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ATPM 17.05
May 2011


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Software Review

by Linus Ly,

Escape Rosecliff Island HD


Function: Hidden object game adapted for the iPad.

Developer: PopCap Games

Price: $3

Requirements: iOS 3.2.

Trial: None.

I am one of those parents who use their children to somewhat have a second childhood. While my son enjoyed playing “I Spy” games on the Mac before, by the time I got the iPad last year, 10-year-old Justin was not that interested in the Waldo game and others in the genre. Yet when PopCap had a fundraising weekend for Japan, I quickly bought Escape Rosecliff Island HD.

Your Almost-Typical Hidden Object Game

The background story of the game is that you’ve survived a shipwreck and now find yourself on a deserted island. In an abandoned mansion on the island, you find hidden objects and proceed to collect items to help you escape the island.

There are many levels to work through to complete the game. Each level has five scenes, and each scene has ten objects to find. Hints are available, but you lose points and hints build up slowly. If you wish, you can enable unlimited hints. Likewise, although you are allowed limited time to complete each level, you can choose the Relaxed mode to play the game with no time limit.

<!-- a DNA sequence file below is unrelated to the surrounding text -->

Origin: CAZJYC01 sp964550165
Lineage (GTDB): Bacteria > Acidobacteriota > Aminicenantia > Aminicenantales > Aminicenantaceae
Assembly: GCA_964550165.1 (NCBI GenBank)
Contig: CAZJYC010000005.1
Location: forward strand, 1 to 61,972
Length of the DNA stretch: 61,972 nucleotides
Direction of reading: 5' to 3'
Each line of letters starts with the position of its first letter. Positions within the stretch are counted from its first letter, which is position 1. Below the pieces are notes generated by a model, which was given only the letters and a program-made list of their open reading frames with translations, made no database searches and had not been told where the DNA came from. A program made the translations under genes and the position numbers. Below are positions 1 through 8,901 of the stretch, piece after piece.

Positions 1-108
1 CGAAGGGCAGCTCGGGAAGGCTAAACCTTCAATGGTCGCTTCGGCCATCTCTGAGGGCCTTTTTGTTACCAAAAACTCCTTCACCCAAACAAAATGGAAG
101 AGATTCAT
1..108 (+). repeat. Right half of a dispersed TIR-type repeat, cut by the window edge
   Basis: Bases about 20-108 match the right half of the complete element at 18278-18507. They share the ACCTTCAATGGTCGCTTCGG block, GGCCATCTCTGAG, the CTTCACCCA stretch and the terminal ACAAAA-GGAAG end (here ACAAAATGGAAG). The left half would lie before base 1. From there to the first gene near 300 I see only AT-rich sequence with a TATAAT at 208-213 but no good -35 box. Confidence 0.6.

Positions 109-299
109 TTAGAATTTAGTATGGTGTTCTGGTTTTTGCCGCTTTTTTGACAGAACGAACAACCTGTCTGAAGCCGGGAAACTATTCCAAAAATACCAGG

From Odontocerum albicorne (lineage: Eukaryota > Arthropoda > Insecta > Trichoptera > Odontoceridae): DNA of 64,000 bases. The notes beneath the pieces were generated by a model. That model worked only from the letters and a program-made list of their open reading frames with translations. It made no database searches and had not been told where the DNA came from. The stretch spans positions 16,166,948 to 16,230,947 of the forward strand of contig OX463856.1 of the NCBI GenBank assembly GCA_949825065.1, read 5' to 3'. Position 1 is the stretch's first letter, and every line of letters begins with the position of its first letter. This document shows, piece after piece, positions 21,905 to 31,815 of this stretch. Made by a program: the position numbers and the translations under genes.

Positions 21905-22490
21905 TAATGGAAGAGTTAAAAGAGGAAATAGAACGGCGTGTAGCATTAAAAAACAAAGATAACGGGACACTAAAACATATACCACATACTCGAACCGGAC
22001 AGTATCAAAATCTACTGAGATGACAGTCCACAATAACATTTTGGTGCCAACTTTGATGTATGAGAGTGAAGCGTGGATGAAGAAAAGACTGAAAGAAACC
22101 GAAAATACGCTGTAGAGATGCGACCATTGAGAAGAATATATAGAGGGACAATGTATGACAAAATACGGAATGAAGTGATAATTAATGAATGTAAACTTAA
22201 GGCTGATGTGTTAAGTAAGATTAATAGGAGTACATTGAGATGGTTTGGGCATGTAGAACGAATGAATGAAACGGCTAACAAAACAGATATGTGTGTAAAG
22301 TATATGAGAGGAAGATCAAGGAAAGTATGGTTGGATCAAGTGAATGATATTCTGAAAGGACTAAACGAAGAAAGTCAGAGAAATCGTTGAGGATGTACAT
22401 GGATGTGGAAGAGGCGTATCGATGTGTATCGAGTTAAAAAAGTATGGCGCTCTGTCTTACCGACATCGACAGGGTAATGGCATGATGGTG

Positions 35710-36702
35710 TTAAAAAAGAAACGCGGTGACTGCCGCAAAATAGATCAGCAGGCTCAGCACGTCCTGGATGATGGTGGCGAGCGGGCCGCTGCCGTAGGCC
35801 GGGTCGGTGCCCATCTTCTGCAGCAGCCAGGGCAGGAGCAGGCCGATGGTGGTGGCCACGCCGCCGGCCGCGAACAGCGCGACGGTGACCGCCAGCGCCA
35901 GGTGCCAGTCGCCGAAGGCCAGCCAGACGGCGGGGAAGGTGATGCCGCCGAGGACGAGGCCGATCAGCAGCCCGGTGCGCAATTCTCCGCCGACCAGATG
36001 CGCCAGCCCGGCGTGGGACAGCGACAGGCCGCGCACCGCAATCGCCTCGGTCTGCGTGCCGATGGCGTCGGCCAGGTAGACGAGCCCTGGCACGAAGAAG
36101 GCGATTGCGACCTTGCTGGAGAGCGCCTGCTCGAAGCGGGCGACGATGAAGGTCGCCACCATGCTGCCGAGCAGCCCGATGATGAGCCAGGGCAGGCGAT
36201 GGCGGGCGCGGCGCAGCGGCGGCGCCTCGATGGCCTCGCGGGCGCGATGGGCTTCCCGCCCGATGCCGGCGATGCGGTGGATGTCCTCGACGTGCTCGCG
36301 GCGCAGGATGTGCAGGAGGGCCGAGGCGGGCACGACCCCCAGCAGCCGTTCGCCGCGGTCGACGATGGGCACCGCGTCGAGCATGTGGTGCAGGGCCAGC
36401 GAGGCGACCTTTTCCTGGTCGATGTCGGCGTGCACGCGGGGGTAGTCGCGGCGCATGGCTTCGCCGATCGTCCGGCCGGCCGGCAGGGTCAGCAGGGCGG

A typical scene with time limit, as shown in the upper right of the screen.

As you finish each level, you have to solve a puzzle before you can move to the next level. The extra puzzles can involve matching tiles, assembling pieces, aligning pieces, etc. As a reward for solving a mini-puzzle, you earn a piece of survival gear, such as a flare gun or a life jacket. I haven’t completed the game, but I’m sure I’ll need these bonus items in one final challenge.


Some mini-puzzles.


A bonus prize.

If matching tiles is your preferred game, you will be glad to know that as you find objects and earn enough points, you unlock the Match 3 Bonus Game. Any time you want to get away from the main game, choose the Bonus Game from the main menu. Likewise, if finding ten objects per scene does not whet your appetite, just find all 50 locks as you locate the regular objects. With the Unlimited Seek mode unlocked, you can play the same familiar scenes, but now there are 70 or more objects per scene.


The main menu with the extras unlocked.


Unlimited Seek & Find mode pleases the hard-core “I Spy” player.

The Rosecliff Difference

The market for hidden object games on the iPad is crowded. Even though my iPad has fewer such games when compared with my MacBook Pro, the iPad still has about five or six games. A mix of paid and free games, they make a good sample of the genre.

Long-time fans of the “I Spy” game genre know that a game’s difficulty lies in how the objects are placed and how the clues are provided. Objects of similar colors are grouped together, with the smaller objects in the foreground. A long object is usually aligned with the length of a larger object, such as a baseball bat lying on the edge of a table. Rosecliff uses both hiding techniques and then some.